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The Limits of Power 4 30 Sep 04, 2009 12:59PM  
  • The Dark Side: The Inside Story of How the War on Terror Turned Into a War on American Ideals
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  • Bad Money: Reckless Finance, Failed Politics, and the Global Crisis of American Capitalism
  • The Global Class War: How America's Bipartisan Elite Lost Our Future - and What It Will Take to Win It Back
  • The Wrecking Crew: How Conservatives Rule
  • The Eliminationists: How Hate Talk Radicalized the American Right
  • Treacherous Alliance: The Secret Dealings of Israel, Iran, and the United States
  • Tear Down This Myth: How the Reagan Legacy Has Distorted Our Politics and Haunts Our Future
  • The Predator State: How Conservatives Abandoned the Free Market and Why Liberals Should Too
  • The American Way of War: Guided Missiles, Misguided Men, and a Republic in Peril
  • Founding Faith: Providence, Politics, and the Birth of Religious Freedom in America
  • Blood and Politics: The History of the White Nationalist Movement from the Margins to the Mainstream
  • Engaging the Muslim World
  • House of War: The Pentagon and the Disastrous Rise of American Power
  • From Colony to Superpower: U.S. Foreign Relations Since 1776
  • Overthrow: America's Century of Regime Change from Hawaii to Iraq
  • Daydream Believers: How a Few Grand Ideas Wrecked American Power
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Andrew J. Bacevich, a professor of history and international relations at Boston University, retired from the U.S. Army with the rank of colonel. He is the author of Washington Rules: America's Path to Permanent War and The Limits of Power: The End of American Exceptionalism and The New American Militarism. His writing has appeared in Foreign Affairs, The Atlantic Monthly, The Nation, The New York ...more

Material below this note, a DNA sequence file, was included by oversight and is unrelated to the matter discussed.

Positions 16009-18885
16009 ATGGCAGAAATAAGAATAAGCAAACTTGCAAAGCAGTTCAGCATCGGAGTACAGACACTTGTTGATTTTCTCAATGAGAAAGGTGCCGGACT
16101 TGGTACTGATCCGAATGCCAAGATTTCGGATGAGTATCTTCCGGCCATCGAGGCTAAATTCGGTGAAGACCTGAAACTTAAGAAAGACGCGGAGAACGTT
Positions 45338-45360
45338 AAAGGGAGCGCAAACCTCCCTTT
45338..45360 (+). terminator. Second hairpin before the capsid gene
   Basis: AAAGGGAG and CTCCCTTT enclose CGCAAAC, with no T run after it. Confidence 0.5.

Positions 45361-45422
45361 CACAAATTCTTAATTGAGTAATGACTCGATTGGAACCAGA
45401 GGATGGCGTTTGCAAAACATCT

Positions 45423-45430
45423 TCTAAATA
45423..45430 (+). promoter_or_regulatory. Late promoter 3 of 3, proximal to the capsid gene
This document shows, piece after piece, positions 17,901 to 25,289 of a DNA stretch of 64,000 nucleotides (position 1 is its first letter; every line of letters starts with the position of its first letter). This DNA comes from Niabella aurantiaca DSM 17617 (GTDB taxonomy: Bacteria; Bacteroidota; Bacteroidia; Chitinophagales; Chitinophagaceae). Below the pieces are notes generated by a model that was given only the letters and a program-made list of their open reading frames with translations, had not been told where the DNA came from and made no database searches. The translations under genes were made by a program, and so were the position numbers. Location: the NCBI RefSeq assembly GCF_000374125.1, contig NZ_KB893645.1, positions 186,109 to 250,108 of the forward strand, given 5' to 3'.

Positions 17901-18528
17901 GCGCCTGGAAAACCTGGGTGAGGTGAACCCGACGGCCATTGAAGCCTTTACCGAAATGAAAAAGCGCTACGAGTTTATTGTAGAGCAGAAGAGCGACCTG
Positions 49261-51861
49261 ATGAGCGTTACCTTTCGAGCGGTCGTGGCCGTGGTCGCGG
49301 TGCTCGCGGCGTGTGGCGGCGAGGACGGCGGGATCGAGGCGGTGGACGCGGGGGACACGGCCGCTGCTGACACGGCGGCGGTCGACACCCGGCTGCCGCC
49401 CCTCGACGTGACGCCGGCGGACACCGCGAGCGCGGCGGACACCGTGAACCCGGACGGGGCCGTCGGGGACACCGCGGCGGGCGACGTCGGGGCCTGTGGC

More about Andrew J. Bacevich...

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“Carter then proceeded to kill any chance he had of securing reelection. In American political discourse, fundamental threats are by definition external. Nazi Germany, Imperial Japan, or international communism could threaten the United States. That very year, Iran’s Islamic revolutionaries had emerged to pose another such threat. That the actions of everyday Americans might pose a comparable threat amounted to rank heresy. Yet Carter now dared to suggest that the real danger to American democracy lay within.” 1 likes
“If one were to choose a single word to characterize that identity, it would have to be more. For the majority of contemporary Americans, the essence of life, liberty, and the pursuit of happiness centers on a relentless personal quest to acquire, to consume, to indulge, and to shed whatever constraints might interfere with those endeavors. A bumper sticker, a sardonic motto, and a charge dating from the Age of Woodstock have recast the Jeffersonian trinity in modern vernacular: “Whoever dies with the most toys wins”; “Shop till you drop”; “If it feels good, do it.” 1 likes